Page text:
In the world of ransomware, we often see new types of malware which are not performing the way one would expect. In the case of Executioner ransomware, this becomes all the more apparent. Despite looking quite intimidating, the developer managed to mess up the encryption routine altogether. As a result, Executioner poses no real threat whatsoever, especially not when considering there is no dedicated distribution campaign.

Executioner Ransomware is a Joke

When cybercriminals make it easy for everyone to create malware, it is only to be expected some versions of malicious software will underperform compared to others. Take the Executioner ransomware, for example, which poses no real threat. In fact, it is an example is how one should NOT create a new ransomware altogether. In fact, it may be one of the worst types of malware we have seen in recent years.

More specifically, the person responsible for developing Executioner may want to go back to the drawing board. Ransomware is mainly feared because the malicious software encrypts computer files, and often provides no convenient way to decrypt the files without paying the ransom amount. Executioner is a welcome exception in this regard, as the developer has messed up the encryption process quite a bit.

Moreover, it appears Executioner is based on a rather old type of ransomware code, known as EDA2. This particular building kit has been around since 2015. It is evident security researchers have come up with a way to nullify this threat over the past year and a half. This also means Executioner can easily be decrypted without making any payment whatsoever. If the developer aimed to get rich overnight, that plan has failed before the malware was even distributed.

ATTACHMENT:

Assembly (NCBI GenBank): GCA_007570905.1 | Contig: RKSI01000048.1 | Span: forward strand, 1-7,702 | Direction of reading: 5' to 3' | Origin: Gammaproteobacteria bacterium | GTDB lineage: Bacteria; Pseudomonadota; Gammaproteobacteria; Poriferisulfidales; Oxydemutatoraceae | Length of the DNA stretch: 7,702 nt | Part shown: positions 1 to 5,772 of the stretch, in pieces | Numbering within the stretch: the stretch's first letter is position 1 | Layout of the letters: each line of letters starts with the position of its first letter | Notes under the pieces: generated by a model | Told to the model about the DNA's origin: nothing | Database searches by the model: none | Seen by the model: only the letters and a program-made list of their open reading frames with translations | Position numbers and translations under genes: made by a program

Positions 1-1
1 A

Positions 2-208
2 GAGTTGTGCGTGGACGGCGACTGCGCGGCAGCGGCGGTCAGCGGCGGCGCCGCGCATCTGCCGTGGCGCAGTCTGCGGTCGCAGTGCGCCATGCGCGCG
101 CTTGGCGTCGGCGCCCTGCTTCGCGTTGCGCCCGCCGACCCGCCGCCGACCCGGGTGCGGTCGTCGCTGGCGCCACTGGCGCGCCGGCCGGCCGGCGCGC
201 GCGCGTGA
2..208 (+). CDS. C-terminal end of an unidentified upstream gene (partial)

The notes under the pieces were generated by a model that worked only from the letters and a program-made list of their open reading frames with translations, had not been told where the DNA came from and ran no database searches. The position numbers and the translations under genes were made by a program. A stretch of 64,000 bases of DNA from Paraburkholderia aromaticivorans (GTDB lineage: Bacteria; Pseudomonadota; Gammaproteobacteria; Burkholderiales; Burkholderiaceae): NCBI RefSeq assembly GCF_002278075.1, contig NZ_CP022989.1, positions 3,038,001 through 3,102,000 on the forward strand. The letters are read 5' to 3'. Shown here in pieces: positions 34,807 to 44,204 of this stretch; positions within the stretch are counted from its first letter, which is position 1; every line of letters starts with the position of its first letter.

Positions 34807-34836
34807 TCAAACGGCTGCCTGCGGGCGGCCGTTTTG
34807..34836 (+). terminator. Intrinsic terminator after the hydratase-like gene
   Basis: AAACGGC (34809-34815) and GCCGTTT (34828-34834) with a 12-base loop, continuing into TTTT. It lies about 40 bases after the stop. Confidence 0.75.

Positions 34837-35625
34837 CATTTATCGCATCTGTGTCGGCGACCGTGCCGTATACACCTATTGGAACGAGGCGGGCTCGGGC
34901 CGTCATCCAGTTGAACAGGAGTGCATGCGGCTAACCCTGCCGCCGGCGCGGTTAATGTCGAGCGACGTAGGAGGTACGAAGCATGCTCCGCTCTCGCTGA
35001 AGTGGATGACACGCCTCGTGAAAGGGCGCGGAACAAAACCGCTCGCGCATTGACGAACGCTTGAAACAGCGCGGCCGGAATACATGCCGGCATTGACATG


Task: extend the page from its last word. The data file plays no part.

Things only get stranger as you look deeper into how Executioner works. The ransomware strain avoids encryption of the Windows, Program Files, and Program Files (x86) folders altogether. That is rather remarkable, considering one would expect the ransomware to at least encrypt a portion of the subdirectories in these folders. Victims are asked to visit a darknet website to receive decryption instructions, which is not uncommon in the world of malware these days.

Since there is no command control server associated with Executioner ransomware, the information about infected computers is sent via email. This information will include the computer name, IP address and the decryption key itself. This latter aspect is incredibly strange, to say the least, as this allows for the decryption key to be intercepted with relative ease. It is one of the downsides of creating a new type of ransomware based on a tool developed years ago.

It turns out one can easily decrypt Executioner, as the encryption used by this malware is rather easy to break. However, there is no decryptor available right now, since it does not appear Executioner is part of a distribution campaign. Whether or not that is a conscious decision, remains unknown right now. Anyone hit by this ransomware can reach out to Michael Gillespie on Twitter to get rid of this malware without paying any ransom.

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